In Māori tradition, all living things on Earth originate from the union of Rangi-nui (the Sky Father) and Papatūānuku (the Earth Mother). All creatures and natural resources are descendents of two of their children, Tāne-Mahuta and Tangaroa. Tangaroa’s children are the fish and other seas creatures, while Tāne-Mahuta created the forests and the birds. According to many traditions, the kiwi used to live in the canopy, not on the ground.
How the kiwi lost his wings
One tradition says that long ago, the ngahere flourished with life and the canopy was filled with birdsong. But insects from the ground crawled up and down the tree trunks, eating as they went, slowly killing the giants of the forest from the inside out.
Tāne-Mahuta and his brother Tāne-Hokahoka asked the birds of the air for a volunteer to leave the canopy and live on the ground to eat the bugs that were killing the trees.
Not a bird spoke, so each one was asked in turn.
Tūī refused. He was afraid of the darkness down on the ground, away from the sun. Pūkeko refused. He found the forest floor too cold and the earth too damp. Pīpīwharauroa, the shining cuckoo, also refused. He was too busy building his nest.
But Kiwi looked up at the sun filtering through the high leaves, down at the damp cold earth, and at his family, and he agreed.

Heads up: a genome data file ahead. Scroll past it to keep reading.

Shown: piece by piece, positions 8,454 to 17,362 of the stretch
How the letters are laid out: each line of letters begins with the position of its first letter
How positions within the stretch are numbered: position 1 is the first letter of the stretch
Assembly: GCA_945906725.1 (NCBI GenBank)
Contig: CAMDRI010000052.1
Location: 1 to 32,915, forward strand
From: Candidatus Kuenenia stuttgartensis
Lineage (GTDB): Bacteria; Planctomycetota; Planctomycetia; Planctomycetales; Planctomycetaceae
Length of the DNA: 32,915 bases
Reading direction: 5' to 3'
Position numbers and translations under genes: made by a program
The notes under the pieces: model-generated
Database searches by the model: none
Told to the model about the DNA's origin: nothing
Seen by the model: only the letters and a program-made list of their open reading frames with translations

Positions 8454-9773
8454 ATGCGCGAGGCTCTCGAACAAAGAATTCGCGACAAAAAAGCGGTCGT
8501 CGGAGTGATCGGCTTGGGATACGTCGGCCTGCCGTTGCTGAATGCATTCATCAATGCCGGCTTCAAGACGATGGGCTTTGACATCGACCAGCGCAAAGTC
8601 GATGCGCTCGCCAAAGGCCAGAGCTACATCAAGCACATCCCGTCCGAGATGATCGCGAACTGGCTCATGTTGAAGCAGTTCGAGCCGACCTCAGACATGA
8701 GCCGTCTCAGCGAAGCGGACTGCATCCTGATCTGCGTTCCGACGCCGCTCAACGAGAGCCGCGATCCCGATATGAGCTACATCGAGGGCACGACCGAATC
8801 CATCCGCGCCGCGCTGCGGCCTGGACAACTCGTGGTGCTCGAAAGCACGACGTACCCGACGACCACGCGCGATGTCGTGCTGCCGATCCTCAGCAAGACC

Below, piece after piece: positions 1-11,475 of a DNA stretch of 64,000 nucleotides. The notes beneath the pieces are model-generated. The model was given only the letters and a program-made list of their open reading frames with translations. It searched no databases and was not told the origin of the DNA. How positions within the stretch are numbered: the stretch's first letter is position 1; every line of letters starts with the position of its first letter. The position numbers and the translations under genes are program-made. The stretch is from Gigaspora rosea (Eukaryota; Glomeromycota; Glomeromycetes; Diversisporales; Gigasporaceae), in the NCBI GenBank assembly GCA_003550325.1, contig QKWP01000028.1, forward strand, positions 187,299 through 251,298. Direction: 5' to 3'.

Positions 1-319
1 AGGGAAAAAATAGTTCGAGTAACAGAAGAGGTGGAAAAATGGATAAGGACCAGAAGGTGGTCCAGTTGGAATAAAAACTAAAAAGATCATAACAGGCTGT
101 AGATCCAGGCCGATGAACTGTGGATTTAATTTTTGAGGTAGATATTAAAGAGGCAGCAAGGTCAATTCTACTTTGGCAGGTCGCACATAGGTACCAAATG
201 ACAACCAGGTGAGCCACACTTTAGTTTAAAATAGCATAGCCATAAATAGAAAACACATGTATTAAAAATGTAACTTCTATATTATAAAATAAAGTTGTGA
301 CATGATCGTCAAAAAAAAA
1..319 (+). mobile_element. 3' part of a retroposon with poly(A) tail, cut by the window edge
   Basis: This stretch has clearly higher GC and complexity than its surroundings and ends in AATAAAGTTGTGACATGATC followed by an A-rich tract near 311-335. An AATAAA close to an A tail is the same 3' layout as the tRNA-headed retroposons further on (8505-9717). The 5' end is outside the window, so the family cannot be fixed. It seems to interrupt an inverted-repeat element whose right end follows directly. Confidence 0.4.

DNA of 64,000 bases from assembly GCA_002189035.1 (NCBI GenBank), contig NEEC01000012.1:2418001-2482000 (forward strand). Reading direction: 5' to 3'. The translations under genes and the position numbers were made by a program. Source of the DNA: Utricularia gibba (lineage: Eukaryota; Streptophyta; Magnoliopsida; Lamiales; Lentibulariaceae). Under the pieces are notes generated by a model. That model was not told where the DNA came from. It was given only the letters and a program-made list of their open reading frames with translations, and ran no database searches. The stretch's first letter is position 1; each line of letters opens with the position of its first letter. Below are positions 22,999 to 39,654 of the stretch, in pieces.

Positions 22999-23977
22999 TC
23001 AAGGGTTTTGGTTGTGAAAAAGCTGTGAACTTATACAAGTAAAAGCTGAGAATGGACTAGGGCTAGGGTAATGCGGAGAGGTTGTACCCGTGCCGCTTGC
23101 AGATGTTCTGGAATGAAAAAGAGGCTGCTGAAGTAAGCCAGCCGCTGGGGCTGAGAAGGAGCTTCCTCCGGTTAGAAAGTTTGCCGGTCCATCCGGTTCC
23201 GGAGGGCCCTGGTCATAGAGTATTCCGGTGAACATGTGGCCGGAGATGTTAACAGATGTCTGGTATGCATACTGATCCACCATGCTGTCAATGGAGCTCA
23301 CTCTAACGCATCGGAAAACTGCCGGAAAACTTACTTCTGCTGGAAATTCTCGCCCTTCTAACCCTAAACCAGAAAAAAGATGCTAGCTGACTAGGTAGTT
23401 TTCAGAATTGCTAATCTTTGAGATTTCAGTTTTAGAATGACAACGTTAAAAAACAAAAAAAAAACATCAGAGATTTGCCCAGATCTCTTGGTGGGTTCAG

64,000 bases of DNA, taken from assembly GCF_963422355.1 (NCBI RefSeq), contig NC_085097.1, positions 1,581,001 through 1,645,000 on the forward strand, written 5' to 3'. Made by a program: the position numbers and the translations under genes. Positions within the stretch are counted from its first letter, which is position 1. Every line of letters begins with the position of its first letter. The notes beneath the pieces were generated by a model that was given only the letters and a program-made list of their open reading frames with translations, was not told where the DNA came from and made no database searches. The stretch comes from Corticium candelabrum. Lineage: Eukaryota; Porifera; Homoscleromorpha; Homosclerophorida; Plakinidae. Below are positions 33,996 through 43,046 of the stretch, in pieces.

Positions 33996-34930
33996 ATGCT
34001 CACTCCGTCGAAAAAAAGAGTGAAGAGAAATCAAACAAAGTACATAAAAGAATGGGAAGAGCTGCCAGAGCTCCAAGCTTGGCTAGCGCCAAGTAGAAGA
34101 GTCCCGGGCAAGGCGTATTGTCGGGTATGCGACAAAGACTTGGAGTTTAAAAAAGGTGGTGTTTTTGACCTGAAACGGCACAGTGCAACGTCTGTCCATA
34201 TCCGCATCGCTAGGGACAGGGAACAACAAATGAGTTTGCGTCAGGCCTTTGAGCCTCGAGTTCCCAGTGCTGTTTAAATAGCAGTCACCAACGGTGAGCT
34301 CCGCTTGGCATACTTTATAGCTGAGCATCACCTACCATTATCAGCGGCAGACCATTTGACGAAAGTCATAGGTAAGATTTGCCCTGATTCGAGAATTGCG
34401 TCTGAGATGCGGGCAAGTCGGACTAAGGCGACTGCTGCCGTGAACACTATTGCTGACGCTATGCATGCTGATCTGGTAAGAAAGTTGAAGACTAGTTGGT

Tāne-Mahuta was filled with joy, for this little bird gave him hope. But he felt he should warn Kiwi of what lay ahead.
“E Kiwi, do you realise you will have to grow thick, strong legs so that you can rip apart logs on the ground? That you will lose your beautiful coloured feathers and wings so that you will never be able to return to the forest roof? You will never see the light of day again.”
Still kiwi agreed.
Since then, Tūī has worn two white feathers at his throat, the mark of a coward. Pūkeko has lived forever in a swamp, with wet feet. And Pīpīwharauroa has never built another nest. Instead, the cuckoo always lays her eggs in other birds’ nests.
But because of his great sacrifice, Kiwi has become the most well-known and most loved bird of all.
Kiwi’s efforts in helping Tāne-Mahuta protect his forest from insect damage display the character traits New Zealanders still admire today: integrity, humility, loyalty, commitment, and courage.
Learn more about kiwi
How you can help
Many hands make light work. Keen to join the mission to save the kiwi? Here are some ways you can help.